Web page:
Iâ€™ve submitted first round applications to HBS and Sloan. Iâ€™m currently working on first round applications to Johnson and Tuck. Iâ€™m beginning to wonder whether I should consider applying to another school or 2, as each of these schools are VERY competitive!
Undergrad degree: Information Technology Rensselaer Polytechnic Institute
GMAT: 730 (99% verbal, 79%quantitive) 6 AWA
Recommendations: Previous Supervisor, Previous Client, and Professor of MBA class I took as an undergrad at RPI. (Iâ€™ve written an essay indicating that because of the size of my company I donâ€™t feel comfortable letting them know Iâ€™m applying to business school, Iâ€™ve been with this company less than 8 months)
Work experience: 3 years as of now, 4 before matriculation. 2 entrepreneurial companies, acting as developer, applications consultant, senior consultant, my title is now Project Manager. I have extensive leadership roles and client interaction experiences to write about.
Extra: I volunteer coach 12-15 year old ski racers in a local program
Why MBA: I want to move away from specific client projects, and get more involved in general organizational management. My ultimate goals are entrepreneurial, I need to develop my understanding of marketing, organizational theory, and leadership strategies to be a more effective entrepreneurial leader.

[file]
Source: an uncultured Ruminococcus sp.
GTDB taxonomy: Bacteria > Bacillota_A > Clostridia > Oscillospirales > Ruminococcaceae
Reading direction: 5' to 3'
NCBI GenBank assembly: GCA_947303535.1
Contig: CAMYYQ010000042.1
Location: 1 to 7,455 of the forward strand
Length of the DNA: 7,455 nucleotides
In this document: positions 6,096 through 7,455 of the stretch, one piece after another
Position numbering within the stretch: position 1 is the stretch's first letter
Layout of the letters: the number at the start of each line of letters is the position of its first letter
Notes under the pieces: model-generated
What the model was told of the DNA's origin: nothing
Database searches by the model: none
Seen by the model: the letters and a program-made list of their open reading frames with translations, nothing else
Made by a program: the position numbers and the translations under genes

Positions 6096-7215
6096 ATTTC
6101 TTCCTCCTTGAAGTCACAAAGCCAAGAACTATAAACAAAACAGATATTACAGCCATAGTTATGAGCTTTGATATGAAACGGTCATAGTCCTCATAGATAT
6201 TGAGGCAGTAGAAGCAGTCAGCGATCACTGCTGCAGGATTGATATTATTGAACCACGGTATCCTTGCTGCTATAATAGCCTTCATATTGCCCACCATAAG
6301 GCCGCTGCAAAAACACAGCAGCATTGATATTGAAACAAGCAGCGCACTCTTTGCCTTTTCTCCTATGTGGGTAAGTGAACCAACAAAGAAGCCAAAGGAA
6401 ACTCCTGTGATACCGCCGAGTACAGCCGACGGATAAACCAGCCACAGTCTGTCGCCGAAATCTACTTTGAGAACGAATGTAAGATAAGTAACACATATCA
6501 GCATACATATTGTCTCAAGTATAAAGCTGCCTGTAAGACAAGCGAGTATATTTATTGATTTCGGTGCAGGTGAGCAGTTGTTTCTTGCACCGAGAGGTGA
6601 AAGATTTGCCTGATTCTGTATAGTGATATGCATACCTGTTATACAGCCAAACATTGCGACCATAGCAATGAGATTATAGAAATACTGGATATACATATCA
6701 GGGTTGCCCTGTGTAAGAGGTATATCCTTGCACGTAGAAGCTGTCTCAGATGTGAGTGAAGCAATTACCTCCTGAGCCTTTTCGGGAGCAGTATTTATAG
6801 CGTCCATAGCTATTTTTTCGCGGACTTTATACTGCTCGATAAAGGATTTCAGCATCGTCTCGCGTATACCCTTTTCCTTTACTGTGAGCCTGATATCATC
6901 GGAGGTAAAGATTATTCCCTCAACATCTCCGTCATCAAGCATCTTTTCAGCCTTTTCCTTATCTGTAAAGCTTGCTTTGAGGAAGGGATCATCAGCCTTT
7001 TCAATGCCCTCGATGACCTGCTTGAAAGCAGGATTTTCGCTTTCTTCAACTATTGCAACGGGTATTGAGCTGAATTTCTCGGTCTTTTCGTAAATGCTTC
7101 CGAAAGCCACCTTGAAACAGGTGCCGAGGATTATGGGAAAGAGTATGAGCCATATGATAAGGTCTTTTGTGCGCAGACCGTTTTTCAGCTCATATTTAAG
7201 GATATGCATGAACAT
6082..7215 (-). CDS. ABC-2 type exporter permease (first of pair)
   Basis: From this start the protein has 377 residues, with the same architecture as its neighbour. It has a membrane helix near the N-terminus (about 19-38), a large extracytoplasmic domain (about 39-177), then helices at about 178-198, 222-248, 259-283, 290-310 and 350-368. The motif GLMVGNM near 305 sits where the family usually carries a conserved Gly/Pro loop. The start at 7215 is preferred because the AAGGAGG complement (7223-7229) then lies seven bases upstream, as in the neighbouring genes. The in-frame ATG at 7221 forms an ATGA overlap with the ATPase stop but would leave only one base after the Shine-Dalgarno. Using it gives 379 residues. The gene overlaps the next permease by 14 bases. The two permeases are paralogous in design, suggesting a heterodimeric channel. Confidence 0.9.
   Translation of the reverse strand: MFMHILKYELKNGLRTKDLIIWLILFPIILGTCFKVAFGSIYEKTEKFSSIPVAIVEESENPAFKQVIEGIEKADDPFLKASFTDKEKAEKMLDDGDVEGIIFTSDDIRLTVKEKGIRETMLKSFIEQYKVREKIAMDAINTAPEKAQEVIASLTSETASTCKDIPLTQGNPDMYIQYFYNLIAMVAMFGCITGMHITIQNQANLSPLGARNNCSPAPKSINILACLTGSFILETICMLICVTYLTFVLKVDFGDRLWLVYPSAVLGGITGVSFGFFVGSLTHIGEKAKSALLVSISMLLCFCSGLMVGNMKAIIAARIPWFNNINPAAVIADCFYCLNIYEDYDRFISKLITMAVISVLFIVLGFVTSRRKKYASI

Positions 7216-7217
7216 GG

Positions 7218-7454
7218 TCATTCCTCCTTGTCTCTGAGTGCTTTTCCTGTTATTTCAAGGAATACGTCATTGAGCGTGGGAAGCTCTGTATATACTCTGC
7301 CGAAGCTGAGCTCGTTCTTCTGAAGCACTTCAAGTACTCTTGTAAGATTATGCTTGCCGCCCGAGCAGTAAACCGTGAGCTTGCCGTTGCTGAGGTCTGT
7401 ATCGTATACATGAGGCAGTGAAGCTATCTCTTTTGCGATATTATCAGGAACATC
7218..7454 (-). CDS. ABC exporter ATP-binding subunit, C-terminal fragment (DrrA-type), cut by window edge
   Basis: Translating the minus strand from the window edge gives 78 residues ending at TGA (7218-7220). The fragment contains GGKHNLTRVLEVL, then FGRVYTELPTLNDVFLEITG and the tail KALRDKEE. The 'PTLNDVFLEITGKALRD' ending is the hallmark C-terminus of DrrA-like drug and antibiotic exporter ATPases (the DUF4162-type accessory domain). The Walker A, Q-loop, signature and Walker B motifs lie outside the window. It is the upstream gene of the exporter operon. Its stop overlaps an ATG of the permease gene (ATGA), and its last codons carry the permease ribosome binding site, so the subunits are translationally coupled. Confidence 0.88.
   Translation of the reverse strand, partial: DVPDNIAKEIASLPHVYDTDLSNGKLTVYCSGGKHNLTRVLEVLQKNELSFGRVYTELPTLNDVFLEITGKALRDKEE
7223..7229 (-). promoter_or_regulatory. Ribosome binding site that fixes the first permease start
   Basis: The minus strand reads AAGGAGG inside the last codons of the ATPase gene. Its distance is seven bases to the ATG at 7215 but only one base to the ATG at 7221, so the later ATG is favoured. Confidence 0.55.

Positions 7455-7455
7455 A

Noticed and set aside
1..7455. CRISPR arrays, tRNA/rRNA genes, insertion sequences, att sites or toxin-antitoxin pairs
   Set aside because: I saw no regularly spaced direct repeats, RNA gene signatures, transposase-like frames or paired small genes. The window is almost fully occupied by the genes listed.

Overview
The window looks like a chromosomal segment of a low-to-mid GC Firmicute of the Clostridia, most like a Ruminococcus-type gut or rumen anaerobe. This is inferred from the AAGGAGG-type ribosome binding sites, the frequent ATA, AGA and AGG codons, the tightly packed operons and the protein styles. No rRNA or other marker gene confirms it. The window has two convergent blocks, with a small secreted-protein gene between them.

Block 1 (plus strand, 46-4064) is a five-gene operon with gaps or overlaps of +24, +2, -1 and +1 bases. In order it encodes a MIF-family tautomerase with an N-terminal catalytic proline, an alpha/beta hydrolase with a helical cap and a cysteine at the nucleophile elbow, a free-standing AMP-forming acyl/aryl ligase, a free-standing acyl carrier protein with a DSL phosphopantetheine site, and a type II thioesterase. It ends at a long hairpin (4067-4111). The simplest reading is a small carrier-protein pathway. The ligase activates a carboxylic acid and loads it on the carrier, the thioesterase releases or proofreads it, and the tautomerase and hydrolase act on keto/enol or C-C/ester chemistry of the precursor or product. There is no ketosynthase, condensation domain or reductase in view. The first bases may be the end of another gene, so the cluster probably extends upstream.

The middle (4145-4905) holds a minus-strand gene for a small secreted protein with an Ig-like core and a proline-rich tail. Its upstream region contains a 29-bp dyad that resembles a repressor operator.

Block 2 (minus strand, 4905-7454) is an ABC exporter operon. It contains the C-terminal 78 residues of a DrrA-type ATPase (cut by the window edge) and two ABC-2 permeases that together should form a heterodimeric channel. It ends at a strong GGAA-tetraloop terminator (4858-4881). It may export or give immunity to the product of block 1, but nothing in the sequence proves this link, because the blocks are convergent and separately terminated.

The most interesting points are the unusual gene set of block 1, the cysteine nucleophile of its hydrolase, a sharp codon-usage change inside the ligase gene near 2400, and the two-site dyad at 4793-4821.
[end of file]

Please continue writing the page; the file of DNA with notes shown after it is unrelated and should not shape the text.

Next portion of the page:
Let me know if you think Iâ€™m taking a big risk by only applying to Harvard, MIT, Dartmouth, and Cornell. If I wait to see if I get into one of these schools first round, it will be too late for second round at most schools. Any suggestions for other programs I should consider?
Thanks for your time!
I think your chances of acceptance are good at at least one of these four programs. However, there is safety in numbers. You have the advantage of time and if you can submit one or two more applications second round, your chances of acceptance somewhere or a choice of admissions increases.
IF you do choose to apply to additional schools, consider Kellogg, Duke, Haas, and Michigan. None of them are safeties, but they all support your goals in one way or another.
Co-Author of: MBA Admission for Smarties: The No-Nonsense Guide to Acceptance at Top Business Schools
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